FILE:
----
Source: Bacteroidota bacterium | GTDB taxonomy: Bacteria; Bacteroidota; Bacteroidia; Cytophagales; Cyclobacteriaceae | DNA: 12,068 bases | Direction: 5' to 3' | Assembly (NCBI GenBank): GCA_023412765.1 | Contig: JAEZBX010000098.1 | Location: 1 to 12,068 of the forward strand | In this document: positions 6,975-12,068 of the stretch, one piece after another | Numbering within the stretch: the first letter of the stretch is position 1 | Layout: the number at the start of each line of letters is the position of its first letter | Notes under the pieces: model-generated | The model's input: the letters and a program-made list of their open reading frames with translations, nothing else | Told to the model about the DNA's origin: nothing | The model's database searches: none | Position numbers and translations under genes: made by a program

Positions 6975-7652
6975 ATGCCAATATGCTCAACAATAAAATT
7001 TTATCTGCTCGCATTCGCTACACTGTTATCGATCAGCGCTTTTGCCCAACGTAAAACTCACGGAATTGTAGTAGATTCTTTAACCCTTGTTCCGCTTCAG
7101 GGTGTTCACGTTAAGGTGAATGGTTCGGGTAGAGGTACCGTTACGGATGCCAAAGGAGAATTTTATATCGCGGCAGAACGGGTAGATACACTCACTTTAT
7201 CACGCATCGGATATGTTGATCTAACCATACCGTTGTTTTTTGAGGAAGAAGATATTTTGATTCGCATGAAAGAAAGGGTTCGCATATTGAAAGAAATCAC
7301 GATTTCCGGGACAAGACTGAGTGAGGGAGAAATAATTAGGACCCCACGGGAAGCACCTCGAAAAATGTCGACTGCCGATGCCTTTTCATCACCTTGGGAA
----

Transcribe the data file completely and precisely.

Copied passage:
Source: Bacteroidota bacterium | GTDB taxonomy: Bacteria; Bacteroidota; Bacteroidia; Cytophagales; Cyclobacteriaceae | DNA: 12,068 bases | Direction: 5' to 3' | Assembly (NCBI GenBank): GCA_023412765.1 | Contig: JAEZBX010000098.1 | Location: 1 to 12,068 of the forward strand | In this document: positions 6,975-12,068 of the stretch, one piece after another | Numbering within the stretch: the first letter of the stretch is position 1 | Layout: the number at the start of each line of letters is the position of its first letter | Notes under the pieces: model-generated | The model's input: the letters and a program-made list of their open reading frames with translations, nothing else | Told to the model about the DNA's origin: nothing | The model's database searches: none | Position numbers and translations under genes: made by a program

Positions 6975-7652
6975 ATGCCAATATGCTCAACAATAAAATT
7001 TTATCTGCTCGCATTCGCTACACTGTTATCGATCAGCGCTTTTGCCCAACGTAAAACTCACGGAATTGTAGTAGATTCTTTAACCCTTGTTCCGCTTCAG
7101 GGTGTTCACGTTAAGGTGAATGGTTCGGGTAGAGGTACCGTTACGGATGCCAAAGGAGAATTTTATATCGCGGCAGAACGGGTAGATACACTCACTTTAT
7201 CACGCATCGGATATGTTGATCTAACCATACCGTTGTTTTTTGAGGAAGAAGATATTTTGATTCGCATGAAAGAAAGGGTTCGCATATTGAAAGAAATCAC
7301 GATTTCCGGGACAAGACTGAGTGAGGGAGAAATAATTAGGACCCCACGGGAAGCACCTCGAAAAATGTCGACTGCCGATGCCTTTTCATCACCTTGGGAA